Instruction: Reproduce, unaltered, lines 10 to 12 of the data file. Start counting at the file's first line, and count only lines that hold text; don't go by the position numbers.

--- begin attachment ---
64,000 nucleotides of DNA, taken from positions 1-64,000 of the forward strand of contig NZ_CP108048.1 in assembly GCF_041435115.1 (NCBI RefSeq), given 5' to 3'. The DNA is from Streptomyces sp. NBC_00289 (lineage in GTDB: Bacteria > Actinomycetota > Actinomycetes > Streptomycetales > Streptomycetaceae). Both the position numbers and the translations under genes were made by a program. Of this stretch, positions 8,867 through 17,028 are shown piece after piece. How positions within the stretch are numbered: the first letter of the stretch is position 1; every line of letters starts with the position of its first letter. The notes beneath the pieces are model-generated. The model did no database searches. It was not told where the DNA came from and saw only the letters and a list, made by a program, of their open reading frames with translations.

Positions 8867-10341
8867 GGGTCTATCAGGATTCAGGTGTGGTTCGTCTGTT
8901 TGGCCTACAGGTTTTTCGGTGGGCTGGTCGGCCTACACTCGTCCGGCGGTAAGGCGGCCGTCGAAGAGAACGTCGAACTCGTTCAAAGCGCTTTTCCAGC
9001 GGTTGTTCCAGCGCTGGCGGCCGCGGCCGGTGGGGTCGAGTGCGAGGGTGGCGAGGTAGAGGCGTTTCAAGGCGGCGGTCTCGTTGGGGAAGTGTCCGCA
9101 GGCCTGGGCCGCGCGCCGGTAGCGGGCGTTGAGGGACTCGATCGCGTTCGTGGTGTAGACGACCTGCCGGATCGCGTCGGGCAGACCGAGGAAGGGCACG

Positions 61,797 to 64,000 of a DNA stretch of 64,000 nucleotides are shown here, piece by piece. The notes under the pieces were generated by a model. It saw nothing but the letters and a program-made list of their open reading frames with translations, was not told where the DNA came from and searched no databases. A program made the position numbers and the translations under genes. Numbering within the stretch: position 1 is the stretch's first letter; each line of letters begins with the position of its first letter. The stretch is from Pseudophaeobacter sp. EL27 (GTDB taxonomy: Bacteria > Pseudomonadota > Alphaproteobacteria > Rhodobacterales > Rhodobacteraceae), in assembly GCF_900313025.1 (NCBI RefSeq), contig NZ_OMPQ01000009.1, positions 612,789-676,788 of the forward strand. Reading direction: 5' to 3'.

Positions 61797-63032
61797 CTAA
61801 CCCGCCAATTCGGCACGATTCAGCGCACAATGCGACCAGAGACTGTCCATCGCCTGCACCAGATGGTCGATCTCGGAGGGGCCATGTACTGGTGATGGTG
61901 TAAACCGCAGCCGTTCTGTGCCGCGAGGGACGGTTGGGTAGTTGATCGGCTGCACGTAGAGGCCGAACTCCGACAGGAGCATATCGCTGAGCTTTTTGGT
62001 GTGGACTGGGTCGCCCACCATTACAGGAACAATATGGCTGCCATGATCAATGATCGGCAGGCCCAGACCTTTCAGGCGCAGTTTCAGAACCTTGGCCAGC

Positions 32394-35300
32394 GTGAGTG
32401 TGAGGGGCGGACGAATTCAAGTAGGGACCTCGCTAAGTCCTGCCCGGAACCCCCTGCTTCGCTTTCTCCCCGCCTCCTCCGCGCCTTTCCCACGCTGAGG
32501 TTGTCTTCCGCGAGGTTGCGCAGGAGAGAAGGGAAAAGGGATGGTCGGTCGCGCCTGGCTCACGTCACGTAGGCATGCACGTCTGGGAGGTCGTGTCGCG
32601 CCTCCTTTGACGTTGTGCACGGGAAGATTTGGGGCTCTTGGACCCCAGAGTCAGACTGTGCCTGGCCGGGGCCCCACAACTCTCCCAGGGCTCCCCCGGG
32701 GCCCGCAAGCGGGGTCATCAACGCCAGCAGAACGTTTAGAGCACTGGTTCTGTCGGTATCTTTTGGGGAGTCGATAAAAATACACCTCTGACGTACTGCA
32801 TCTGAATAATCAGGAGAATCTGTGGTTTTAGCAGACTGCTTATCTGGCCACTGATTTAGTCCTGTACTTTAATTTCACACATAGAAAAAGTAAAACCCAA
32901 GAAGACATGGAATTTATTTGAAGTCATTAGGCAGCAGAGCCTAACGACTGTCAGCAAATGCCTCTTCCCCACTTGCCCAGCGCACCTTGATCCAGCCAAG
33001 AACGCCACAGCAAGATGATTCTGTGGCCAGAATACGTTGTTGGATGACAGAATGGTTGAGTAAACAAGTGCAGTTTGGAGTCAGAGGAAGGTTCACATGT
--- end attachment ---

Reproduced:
61801 CCCGCCAATTCGGCACGATTCAGCGCACAATGCGACCAGAGACTGTCCATCGCCTGCACCAGATGGTCGATCTCGGAGGGGCCATGTACTGGTGATGGTG
61901 TAAACCGCAGCCGTTCTGTGCCGCGAGGGACGGTTGGGTAGTTGATCGGCTGCACGTAGAGGCCGAACTCCGACAGGAGCATATCGCTGAGCTTTTTGGT
62001 GTGGACTGGGTCGCCCACCATTACAGGAACAATATGGCTGCCATGATCAATGATCGGCAGGCCCAGACCTTTCAGGCGCAGTTTCAGAACCTTGGCCAGC